Digital applications of health data have had a rocky beginning when it comes to solving the world’s medical problems. There have been missteps in de-identifying patient data and the sharing of health information without informed consent. In recent weeks, there have been claims made that the benefits of AI to healthcare, in particular reference to IBM’s Watson Health program, have not resulted in enough progress.

Despite the setbacks, there is evidence that the data being harvested, and indeed being given freely by citizens, can make a real difference. With the use of Watson, for example, physicians and hospitals are reporting reduction times with clinical trial matching and changing treatment recommendations for patients.

Alphabet’s artificial intelligence company DeepMind this week reported that using AI to spot signs of eye disease is as effective, and faster, than using experts – resulting in quicker treatment and a better chance of saving a patient’s sight. Similarly, studies have found that machine learning is faster, more accurate and more efficient in analysing echocardiogram heart images than trained experts.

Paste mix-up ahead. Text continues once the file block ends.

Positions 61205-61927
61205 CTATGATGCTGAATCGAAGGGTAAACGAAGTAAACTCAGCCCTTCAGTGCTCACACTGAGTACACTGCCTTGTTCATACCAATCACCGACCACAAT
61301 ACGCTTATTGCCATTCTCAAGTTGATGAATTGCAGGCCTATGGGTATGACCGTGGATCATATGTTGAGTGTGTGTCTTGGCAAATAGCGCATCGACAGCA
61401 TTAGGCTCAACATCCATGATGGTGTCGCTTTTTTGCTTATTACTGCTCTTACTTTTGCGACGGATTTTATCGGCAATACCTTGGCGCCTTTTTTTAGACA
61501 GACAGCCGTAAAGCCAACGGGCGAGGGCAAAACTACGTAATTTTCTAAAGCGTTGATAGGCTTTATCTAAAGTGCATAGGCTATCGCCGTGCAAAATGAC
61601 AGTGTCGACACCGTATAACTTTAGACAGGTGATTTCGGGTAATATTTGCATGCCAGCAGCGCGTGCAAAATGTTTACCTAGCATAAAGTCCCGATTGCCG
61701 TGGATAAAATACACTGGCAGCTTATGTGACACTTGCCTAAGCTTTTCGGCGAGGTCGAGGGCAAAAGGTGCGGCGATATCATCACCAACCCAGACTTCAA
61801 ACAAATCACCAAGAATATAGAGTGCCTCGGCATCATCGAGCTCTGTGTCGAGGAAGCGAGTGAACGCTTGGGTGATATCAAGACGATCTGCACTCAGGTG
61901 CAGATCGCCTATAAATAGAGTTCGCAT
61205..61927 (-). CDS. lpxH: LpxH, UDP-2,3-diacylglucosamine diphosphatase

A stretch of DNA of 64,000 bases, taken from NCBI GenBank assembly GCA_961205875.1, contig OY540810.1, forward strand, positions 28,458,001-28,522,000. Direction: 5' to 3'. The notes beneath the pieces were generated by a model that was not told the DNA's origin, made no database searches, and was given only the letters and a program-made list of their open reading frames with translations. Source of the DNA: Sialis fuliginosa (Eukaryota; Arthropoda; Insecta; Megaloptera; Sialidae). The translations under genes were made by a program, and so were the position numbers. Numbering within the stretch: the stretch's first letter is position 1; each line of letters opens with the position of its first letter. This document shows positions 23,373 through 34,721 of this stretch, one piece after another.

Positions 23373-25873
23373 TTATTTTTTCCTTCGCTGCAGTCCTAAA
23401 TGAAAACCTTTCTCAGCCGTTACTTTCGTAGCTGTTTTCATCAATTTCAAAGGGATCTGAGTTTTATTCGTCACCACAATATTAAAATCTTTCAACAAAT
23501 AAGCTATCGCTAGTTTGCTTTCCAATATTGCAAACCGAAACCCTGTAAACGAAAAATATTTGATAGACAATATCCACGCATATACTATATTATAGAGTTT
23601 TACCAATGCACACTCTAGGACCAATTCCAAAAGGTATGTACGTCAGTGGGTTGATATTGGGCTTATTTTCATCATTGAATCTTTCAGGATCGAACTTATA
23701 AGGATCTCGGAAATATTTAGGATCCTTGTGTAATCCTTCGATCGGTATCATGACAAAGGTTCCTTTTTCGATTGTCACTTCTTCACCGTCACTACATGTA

The Internet of Things and big data, as seen in the below infographic, are producing phenomenal amounts of data – up to 2,314 exabytes (1 billion gigabytes) by 2020 – more than two and a half times the capacity the world is expected to have room for by then. It’s hard to imagine that such volumes of information won’t result in valuable insights when examined by machines capable of distilling large amounts of data.

Mistakes will be made along the way. It’s imperative, therefore, that we – tech companies, data companies, healthcare companies, government and citizens – learn from them and make conscious decisions to do better.

That way we’ll hopefully feel better in the future.

Digital Pulse: The data doctor is in